Sheffield & South Yorkshire

South Yorkshire's chief constable 'should be sacked'

David Crompton Image copyright PA
Image caption David Crompton was suspended in April after the Hillsborough Inquests

Calls have been made for South Yorkshire Police's chief constable to be fired after it emerged he was not facing dismissal for misconduct.

David Crompton was suspended after the Hillsborough Inquests due to "eroding trust and confidence" in the force.

Police and Crime Commissioner (PCC) Dr Alan Billings said Mr Crompton would be required to either retire or resign.

But Liberal Democrat peer Lord Scriven said he should be sacked and accused the PCC of lacking "backbone".

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Image caption Lord Scriven, the former leader of Sheffield City Council, has called for David Crompton to be sacked

He said: "I was saying 18 months ago that David Crompton was not part of the solution he was part of the problem and he should have been sacked.

"I'm still of the view that the door should not be opened for him to walk through and get his pension.

"I believe he should be sacked for poor management, for not dealing with the problems of South Yorkshire Police and for bringing it in to disrepute.

"It's clear that [Dr] Billings does not have the backbone to take the strong action that's needed."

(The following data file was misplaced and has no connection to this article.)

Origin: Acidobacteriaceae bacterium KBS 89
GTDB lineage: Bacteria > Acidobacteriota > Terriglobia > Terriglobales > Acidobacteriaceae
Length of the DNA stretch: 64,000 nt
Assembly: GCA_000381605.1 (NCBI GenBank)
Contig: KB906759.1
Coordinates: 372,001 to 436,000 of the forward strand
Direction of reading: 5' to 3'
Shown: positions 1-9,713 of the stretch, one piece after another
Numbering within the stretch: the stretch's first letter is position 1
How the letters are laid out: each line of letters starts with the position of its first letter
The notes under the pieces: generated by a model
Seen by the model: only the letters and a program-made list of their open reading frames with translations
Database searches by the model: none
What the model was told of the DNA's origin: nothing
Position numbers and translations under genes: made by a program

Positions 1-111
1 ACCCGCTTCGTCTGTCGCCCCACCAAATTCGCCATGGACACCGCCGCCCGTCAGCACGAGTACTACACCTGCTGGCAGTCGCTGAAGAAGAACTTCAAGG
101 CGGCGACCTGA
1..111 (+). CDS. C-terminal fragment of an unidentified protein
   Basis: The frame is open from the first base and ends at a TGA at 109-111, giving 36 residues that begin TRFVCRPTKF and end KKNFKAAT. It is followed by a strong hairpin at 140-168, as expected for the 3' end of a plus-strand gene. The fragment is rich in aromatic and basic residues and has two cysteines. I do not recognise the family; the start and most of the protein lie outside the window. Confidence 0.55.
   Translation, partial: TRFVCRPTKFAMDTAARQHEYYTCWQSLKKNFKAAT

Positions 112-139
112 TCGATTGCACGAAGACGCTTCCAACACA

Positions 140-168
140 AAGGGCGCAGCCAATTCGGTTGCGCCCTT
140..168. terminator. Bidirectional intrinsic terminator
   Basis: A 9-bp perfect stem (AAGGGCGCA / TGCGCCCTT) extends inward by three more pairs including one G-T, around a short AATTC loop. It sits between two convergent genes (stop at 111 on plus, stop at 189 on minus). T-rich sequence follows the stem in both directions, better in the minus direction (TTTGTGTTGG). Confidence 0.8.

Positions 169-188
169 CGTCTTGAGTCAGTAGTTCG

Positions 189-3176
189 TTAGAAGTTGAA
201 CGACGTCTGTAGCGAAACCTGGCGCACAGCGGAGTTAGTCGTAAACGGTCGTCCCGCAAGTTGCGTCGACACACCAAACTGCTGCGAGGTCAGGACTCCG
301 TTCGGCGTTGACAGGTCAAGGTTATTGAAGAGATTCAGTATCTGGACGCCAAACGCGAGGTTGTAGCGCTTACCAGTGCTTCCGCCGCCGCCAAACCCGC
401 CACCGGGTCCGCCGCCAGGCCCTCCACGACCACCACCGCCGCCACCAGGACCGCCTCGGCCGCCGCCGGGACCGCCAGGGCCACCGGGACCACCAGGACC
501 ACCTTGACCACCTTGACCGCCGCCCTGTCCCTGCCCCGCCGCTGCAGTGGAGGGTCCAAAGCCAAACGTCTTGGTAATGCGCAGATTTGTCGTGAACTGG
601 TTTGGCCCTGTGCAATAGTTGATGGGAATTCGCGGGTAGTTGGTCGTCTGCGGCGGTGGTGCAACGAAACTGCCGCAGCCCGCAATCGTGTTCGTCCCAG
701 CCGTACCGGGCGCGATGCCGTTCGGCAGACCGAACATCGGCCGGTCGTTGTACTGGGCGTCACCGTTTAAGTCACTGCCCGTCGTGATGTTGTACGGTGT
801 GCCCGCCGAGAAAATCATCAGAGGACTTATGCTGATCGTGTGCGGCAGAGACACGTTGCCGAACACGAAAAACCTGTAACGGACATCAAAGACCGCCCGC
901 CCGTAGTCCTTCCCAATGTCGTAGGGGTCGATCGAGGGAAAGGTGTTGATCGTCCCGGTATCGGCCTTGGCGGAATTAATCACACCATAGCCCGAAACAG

'Not misconduct issue'

Mr Crompton, who is due to retire in November, was suspended in April, the day after of a jury concluded 96 football fans were unlawfully killed in the 1989 Hillsborough disaster and there were police failings.

Following his suspension, a legal process began to decide on whether Mr Crompton will be made to retire or resign.

Image copyright PA
Image caption Dr Alan Billings suspended Mr Crompton due to "eroding trust and confidence" in South Yorkshire Police

Asked on Wednesday why Mr Crompton cannot be sacked, Dr Billings told BBC Radio Sheffield: "Because that's not what we're doing. We are in a suspension process and that is a legal construct and we have to follow through what the law lays down. There is no way around that.

"This is not a misconduct issue this is about public trust and confidence draining away in my view."

He said he did not know the possible financial implications of allowing Mr Crompton to retire or resign as opposed to being sacked.

In response to Lord Scriven's comments, he said: "We are now engaged in a legal process, which requires me to seek and have regard to the views of others, and then to decide if I wish to continue with my proposal.

"Whilst this process is ongoing I am unable to comment further."

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